The first model used the concept of a free trial period. The idea is that you are given a few months warning that fees are going to be introduced, which gives you plenty of time to set up alternative methods of transferring money to your Monzo account that don’t incur a fee.
This trial period would also apply to new customers, so they could get used to Monzo before they were charged anything.
The second model used the concept of a monthly allowance, similar to foreign ATM fees. The idea with this one is it would provide you with the option of topping up a small amount via your debit card for convenience, but the limited amount would encourage you to plan ahead and use free methods of transferring money to your Monzo account.
The third model – our wild card – used the concept of tipping, similarly to Wikipedia or The Guardian. Your debit card top-up would be free but you would be asked for a tip by Hot Chip, who animates and get progressively happier the more you give.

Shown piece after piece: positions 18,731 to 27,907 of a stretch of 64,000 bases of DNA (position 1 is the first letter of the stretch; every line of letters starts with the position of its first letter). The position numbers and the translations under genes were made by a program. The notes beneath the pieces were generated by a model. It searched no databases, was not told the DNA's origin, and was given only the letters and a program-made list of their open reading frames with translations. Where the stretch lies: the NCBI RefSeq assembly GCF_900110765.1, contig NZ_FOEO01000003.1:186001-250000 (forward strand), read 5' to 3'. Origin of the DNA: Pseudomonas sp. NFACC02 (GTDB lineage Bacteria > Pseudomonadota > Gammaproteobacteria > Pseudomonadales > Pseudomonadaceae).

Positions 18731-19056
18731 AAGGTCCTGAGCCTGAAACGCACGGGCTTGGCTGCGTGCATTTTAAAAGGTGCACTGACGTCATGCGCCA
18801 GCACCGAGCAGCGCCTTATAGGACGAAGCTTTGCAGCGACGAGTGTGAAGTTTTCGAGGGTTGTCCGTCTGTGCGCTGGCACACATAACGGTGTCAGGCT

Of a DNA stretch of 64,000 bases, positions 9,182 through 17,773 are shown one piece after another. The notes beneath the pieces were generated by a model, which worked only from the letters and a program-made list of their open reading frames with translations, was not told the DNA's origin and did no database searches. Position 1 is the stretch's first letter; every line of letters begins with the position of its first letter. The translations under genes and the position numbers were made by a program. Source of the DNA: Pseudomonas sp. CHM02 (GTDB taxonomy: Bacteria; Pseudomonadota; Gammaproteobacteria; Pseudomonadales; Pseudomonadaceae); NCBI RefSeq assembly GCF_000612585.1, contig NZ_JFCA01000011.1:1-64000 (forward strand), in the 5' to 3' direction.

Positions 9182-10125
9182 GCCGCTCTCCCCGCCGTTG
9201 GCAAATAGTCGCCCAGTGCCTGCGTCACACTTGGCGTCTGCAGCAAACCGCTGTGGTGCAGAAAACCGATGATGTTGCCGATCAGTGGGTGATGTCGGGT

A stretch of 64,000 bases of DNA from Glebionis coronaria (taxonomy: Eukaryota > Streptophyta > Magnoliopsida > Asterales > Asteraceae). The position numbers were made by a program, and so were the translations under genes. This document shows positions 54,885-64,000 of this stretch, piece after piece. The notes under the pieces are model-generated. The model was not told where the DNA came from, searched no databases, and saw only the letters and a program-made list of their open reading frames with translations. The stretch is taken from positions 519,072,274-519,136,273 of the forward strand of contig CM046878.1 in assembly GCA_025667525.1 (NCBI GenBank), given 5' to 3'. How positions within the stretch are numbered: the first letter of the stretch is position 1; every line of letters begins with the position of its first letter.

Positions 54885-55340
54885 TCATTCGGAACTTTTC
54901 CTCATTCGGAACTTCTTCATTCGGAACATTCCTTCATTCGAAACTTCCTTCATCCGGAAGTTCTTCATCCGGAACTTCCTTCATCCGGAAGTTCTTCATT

We debated. The first model felt the least complicated but somewhat rigid. On the one hand, it might encourage customers to move their salaries across to Monzo but it might also create too much friction if they’re not ready to make the jump and don’t want to keep using their primary bank to feed their Monzo account. On the plus side, it’s straight-forward and easy to understand.
The second model felt more forgiving but added a layer of hassle. Given the recent foreign ATM fees which carry an allowance, we didn’t want to burden our customers with having to remember their limits for different functions.
The third model was our altruistic love-child. We don’t want to charge fees, but we’re operating at a loss and need to cover our costs somehow. Could we rely on the generosity of a few individuals who would provide enough of a tip that would negate a lack of tips from others so we break even? How would people feel about tipping Monzo?
One of our talented product designers –– Vuokko Aro –– put together some design mockups into separate journey prototypes. We ran a number of individual task-based user research interviews with participants, asking them to go through the process of topping-up their account. We observed, probed and listened.